The Justice Department could intervene in the Kinani case at any point and produce evidence showing that Blackwater does not equal the US government and therefore should not be allowed to shift the burden of responsibility for the shooting onto the US government. To date, that has not happened, and it is currently a decision for one man: Judge Terrence Boyle.
bout Jeremy Scahill
Jeremy Scahill, a Puffin Foundation Writing Fellow at The Nation Institute, is the author of the bestselling Blackwater: The Rise of the World’s Most Powerful Mercenary Army, published by Nation Books. He is an award-winning investigative journalist and correspondent for the national radio and TV program Democracy Now!
There has been almost universal silence among Congressional Democrats on the Obama administration’s recently revealed decision to authorize the assassination of a US citizen, Anwar al-Awlaki. Al-Awlaki, who now lives in Yemen, has been accused of providing inspiration for Umar Farouk Abdulmutallab, the alleged “underwear bomber,” and Major Nidal Malik Hasan, the alleged Fort Hood shooter. In recent weeks, there has been a dramatic surge in US government chatter about the alleged threat posed by al-Awlaki, with anonymous US officials accusing him of directly participating in terror “plots” (his family passionately disputes this).Several Democrats refused, through spokespeople, to comment on the assassination plan when contacted by The Nation, including Senator Russ Feingold and Representative Jan Schakowsky, both of whom serve on the Intelligence Committees. Representative Jane Harman, who serves on the Homeland Security Committee, said recently that Awlaki is “probably the person, the terrorist, who would be terrorist No. 1 in terms of threat against us.”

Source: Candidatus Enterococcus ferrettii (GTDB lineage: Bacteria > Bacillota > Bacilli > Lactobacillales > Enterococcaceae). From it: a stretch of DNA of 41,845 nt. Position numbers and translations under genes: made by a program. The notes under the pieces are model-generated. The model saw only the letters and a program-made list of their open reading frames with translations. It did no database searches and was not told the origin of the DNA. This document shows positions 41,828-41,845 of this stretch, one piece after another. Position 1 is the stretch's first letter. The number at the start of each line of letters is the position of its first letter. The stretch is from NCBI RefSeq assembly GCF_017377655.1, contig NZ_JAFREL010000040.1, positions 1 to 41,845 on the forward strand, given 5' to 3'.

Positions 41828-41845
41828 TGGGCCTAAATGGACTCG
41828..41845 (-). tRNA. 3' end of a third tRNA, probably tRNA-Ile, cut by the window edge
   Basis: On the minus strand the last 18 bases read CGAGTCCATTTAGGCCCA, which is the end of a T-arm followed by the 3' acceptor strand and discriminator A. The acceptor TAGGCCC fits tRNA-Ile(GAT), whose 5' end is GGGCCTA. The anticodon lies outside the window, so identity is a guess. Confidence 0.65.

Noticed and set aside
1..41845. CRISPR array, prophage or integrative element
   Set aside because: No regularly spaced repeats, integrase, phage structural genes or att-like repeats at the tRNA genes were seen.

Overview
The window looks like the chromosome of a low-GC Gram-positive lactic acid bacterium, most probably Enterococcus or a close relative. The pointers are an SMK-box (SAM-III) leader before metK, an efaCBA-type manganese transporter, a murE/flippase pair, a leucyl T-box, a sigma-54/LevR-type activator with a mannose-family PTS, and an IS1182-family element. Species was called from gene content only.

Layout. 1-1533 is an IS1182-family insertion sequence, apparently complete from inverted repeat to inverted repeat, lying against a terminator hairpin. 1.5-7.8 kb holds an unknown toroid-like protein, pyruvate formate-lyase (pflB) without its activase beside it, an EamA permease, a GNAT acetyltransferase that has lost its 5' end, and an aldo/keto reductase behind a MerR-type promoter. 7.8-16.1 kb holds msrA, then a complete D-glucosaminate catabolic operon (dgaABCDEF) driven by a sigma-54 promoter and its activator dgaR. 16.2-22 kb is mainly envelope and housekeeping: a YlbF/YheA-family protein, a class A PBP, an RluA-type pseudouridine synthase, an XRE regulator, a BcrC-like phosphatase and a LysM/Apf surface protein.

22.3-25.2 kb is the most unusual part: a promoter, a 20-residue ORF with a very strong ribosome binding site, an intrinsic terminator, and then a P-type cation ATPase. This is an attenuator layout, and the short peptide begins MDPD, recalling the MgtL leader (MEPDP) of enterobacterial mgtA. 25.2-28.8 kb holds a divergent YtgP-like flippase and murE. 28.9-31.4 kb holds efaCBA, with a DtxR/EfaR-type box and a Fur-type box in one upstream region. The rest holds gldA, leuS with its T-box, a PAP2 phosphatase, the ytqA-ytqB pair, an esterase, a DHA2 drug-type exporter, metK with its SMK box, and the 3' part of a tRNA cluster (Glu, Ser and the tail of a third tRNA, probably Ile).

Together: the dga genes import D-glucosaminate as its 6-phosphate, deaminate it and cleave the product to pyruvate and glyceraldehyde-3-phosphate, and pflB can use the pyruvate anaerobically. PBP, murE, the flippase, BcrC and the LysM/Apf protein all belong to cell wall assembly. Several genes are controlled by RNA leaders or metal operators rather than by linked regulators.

Kucinich told The Nation he has sent several letters to the Obama administration raising questions about the potential unconstitutionality of the policy, as well as possible violations of international law, but has received no response. “With all the smart people that are in that administration, they’ve got to know the risks that they’re taking here with violations of law,” he says.
Targeted killings are not a new Obama administration policy. Beginning three days after his swearing in, President Obama has authorized scores of lethal drone strikes, including against specific individuals, in Pakistan and Afghanistan, surpassing the Bush era numbers. The elite Joint Special Operations Command maintains a list of individuals, including US citizens, which it is authorized to assassinate. In January, Dana Priest reported in the Washington Post that the CIA had US citizens on an assassination list, but the Post later ran a correction stating that only JSOC had “a target list that includes several Americans.” The policy of the CIA targeting al-Awlaki, a US citizen, for assassination, therefore, appeared to be a new development, at least in terms of public awareness of approved government assassinations.
“In the real world, things don’t work out quite so neatly as they seem to in the heads of the CIA,” says Kucinich. “There’s always the possibility of blowback, which could endanger high-ranking US officials. There’s the inevitable licensing of rogue groups that comes about from policies that are not strictly controlled and that get sloppy–so you have zero accountability. And that’s not even to get into an over-arching issue of the morality of assassination policies, which are extra-constitutional, extra-judicial. It’s very dangerous from every possible perspective.”